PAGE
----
‘Wattah’ tradition prevails over crisis

Despite an ongoing water shortage, the San Juan City government on Monday celebrated the Wattah Wattah Festival, in honor of its patron St. John the Baptist.

WATTAH FEST. Residents of San Juan City in Metro Manila frolic under cloudy skies while water from a firetruck is sprinkled on them during the  Wattah Wattah Festival in honor of Saint John the Baptist. Norman Cruz
Randy Parkucho, a fireman, said the dousing of water every June 24 has been a tradition and is impossible to stop even when there is a water shortage.

“We’re first time volunteers from Sta. Ana, Manila. Manila Water provided us with limited water but the San Juan mayor told us to join. The water is limited, our tanker carries only 300 gallons of water,” Parkucho said in a mix of English and Filipino.

Outgoing San Juan Mayor Guia Gomez said adjustments have been made for the celebration because of the water problem, which affected around 80 percent of San Juan.

“Before, we had 50 fire trucks coming from Bulacan, Nueva Ecija, and other places, but now they managed to send just a few, around 16 trucks, and apart from the motorcade, these trucks are going around the barangays, giving water to those who do not have water,” Gomez said.

Meanwhile, Msgr. Vicente Bauson said that water is not wasted during the festival because it signifies the blessing of life.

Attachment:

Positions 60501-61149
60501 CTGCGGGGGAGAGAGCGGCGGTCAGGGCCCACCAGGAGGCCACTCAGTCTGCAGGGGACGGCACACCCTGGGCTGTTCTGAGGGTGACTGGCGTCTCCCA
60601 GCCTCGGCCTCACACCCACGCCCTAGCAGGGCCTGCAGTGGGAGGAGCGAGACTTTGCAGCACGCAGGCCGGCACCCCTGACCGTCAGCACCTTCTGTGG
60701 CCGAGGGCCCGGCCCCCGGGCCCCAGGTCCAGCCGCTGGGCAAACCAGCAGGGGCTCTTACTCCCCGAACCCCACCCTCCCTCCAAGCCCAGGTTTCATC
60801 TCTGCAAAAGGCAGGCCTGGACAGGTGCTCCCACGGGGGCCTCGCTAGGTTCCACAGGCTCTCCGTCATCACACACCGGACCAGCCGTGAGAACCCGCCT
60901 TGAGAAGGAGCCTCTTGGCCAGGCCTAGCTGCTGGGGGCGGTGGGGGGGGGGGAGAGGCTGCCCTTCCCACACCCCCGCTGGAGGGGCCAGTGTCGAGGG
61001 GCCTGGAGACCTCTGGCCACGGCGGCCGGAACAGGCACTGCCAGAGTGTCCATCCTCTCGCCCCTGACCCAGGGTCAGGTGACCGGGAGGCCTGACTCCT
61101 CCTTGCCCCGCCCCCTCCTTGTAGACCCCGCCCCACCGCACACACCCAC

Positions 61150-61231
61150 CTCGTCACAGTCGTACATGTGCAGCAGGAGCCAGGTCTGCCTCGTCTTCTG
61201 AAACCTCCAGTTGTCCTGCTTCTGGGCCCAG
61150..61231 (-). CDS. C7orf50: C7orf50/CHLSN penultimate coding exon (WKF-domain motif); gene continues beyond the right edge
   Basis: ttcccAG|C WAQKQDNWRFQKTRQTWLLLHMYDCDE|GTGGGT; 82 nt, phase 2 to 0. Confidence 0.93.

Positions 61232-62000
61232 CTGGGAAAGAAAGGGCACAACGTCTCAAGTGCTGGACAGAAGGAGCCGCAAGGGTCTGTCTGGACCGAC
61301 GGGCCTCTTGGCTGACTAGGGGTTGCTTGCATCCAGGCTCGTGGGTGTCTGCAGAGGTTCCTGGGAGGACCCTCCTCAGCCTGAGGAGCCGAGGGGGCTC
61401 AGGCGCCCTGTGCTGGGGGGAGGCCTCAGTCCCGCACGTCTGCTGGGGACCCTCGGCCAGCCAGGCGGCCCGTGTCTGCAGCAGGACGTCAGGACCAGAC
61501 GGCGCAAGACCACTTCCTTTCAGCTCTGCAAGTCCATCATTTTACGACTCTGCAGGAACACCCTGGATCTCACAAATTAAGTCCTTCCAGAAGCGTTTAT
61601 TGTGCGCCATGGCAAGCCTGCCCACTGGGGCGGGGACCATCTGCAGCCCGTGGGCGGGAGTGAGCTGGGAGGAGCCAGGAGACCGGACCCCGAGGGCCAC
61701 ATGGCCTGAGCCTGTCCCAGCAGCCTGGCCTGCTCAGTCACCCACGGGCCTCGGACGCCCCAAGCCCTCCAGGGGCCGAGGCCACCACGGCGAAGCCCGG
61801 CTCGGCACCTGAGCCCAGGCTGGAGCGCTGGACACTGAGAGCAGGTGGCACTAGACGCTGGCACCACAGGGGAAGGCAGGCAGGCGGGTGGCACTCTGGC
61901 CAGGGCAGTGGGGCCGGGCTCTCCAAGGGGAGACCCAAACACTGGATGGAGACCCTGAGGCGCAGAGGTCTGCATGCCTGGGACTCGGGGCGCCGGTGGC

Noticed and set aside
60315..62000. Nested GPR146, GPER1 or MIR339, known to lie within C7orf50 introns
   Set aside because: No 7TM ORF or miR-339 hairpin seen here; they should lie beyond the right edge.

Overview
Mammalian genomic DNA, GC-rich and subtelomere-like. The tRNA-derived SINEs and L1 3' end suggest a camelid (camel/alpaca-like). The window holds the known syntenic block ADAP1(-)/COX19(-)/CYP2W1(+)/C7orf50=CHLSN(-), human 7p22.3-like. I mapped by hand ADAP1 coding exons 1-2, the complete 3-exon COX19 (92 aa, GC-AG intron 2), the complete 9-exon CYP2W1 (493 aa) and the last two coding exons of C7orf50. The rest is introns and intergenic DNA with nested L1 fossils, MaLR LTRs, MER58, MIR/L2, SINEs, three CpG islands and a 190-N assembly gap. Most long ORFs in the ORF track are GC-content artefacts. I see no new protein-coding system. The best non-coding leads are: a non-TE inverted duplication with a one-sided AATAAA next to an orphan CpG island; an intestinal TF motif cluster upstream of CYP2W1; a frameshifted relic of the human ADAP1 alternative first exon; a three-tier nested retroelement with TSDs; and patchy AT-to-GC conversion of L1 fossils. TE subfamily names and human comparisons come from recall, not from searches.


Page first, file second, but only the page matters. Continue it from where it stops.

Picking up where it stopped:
“This water is about cleansing, bringing new life. We would just like to moderate the use of water and promote the right use of water in this time of water crisis because water is life and we bless people with water,” Bauson said.

Gomez said water concessionaire Manila Water has responded to the shortage in the past days by bringing down the areas with severe water shortage to only 10 percent.

“Those in the highest points are the only ones they haven’t serviced yet, but they’re [Manila Water] doing their best,” she added.

The dousing of water from the fire trucks lasted for four hours.

“Even if you don’t have fire trucks, people will still douse everybody with water, which came from different sources, some are dirty water so other people get mad. But because now the water has been blessed, they have accepted that water is life, it is a blessing, and so we must take care of it,” Gomez said. 

READ: Water firms resort to service cuts

READ: From Wattah! celebration to conservation

READ: Double whammy: Water, power lack

Topics: water shortage , San Juan City , Wattah Wattah Festival , St. John the Baptist
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